News & Events
Tuesday June 28 2016
Over the past 10 years, the University has been taking its old calorifiers (each one used to store up to 3,000 litres of hot water) out of service as they reach the end of their service lives or become uneconomical.
Replacement is with plate heat exchangers, usually accompanied by a 300 – 500 litre buffer vessel, to supply hot water on demand.
“Stokvis plate heat-exchangers are our preferred solution for hot-water generation” confirmed Jonathan Cave, senior mechanical engineer at Liverpool University’s Facilities Management department.
“We don’t wait until the equipment falls over; when a calorifier is costing too much to maintain or is nearing the end of its service life, we replace it” says Jonathan.
The difficulty of keeping a large volume of water stored at high temperature for long periods means that an old calorifier can provide a breeding ground for Legionella Bacteria.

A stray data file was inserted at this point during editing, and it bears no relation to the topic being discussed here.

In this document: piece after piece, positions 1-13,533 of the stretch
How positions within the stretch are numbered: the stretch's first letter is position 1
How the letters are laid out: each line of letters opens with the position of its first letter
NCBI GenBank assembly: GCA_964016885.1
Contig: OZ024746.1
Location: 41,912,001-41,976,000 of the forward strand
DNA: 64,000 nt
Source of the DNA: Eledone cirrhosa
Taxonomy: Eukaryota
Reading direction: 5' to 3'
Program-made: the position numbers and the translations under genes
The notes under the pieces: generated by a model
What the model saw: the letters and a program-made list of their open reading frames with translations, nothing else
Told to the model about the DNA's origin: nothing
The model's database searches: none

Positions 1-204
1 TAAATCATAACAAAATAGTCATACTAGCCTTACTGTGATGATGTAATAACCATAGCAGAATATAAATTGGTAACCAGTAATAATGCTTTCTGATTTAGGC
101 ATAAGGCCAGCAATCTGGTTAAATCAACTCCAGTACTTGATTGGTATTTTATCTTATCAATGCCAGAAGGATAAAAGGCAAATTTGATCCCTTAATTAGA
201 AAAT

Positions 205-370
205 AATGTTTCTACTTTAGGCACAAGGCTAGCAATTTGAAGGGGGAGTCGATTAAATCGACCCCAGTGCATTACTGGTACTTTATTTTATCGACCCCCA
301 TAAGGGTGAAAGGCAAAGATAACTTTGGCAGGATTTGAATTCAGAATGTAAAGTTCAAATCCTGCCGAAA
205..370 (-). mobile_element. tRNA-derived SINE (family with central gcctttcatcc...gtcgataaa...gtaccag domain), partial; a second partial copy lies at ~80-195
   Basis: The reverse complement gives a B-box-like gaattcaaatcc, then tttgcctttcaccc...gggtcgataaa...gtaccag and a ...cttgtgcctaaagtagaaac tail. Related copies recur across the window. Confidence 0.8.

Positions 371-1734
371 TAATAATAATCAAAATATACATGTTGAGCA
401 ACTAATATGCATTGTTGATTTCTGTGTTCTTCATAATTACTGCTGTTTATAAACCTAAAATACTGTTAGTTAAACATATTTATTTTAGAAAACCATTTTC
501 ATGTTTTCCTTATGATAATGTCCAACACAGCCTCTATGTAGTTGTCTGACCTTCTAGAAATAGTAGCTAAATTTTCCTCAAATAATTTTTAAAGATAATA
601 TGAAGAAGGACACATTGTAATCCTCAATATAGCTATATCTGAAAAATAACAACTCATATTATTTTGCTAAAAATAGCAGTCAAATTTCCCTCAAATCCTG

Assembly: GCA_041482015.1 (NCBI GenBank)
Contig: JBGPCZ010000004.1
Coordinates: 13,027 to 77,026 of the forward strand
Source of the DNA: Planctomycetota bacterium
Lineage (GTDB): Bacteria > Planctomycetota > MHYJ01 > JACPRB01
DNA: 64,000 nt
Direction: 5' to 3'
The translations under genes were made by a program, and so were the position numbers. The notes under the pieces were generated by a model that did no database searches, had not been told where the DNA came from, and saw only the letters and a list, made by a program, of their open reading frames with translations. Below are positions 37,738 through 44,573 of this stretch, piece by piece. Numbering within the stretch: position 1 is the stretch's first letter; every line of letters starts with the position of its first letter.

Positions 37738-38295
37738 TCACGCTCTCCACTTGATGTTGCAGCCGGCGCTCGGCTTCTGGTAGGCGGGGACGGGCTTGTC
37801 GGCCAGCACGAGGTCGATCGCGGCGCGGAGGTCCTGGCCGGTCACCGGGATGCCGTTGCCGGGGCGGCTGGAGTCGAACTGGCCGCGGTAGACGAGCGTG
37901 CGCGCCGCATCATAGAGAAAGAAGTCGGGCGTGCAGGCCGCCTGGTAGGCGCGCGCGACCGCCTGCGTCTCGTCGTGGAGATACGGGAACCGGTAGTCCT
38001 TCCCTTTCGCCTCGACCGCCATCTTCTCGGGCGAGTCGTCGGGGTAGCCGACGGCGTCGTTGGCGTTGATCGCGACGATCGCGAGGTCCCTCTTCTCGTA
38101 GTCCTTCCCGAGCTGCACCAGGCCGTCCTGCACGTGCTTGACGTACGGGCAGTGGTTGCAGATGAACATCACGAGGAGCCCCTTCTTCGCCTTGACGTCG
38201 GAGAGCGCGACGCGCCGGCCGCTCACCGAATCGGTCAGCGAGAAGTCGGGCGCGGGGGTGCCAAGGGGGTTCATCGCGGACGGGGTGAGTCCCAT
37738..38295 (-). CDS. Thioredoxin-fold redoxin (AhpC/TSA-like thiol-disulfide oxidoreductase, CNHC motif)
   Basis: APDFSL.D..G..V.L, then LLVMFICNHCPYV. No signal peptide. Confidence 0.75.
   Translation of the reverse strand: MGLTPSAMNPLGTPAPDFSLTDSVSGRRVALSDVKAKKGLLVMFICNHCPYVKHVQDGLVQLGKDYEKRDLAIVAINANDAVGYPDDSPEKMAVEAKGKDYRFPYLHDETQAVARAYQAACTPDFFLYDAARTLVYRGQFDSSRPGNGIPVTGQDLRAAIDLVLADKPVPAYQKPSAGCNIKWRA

A plate heat exchanger, however, produces hot water at a reliable temperature on demand. The buffer vessel maintains a small supply for instant use and the system constantly recirculates the water through the system to prevent stagnation and cold-spots developing.
Liverpool University has a large city centre campus served by a CHP district heating system, which Jonathan says is perfect for feeding into the Stokvis units.
However, the University has around 300 separate buildings of various types, ranging from laboratories to student accommodation, in its property portfolio.
Within the last year alone, Stokvis Econoplate Packaged plate heat exchangers have been installed in five different buildings, including the Mount Pleasant office building, the Sports & Fitness Centre, the Victoria Building, Harold Cohen Library and, most recently the kitchen of the Guild of Students.
For further information on Stokvis Energy Systems, please call 020 878 33050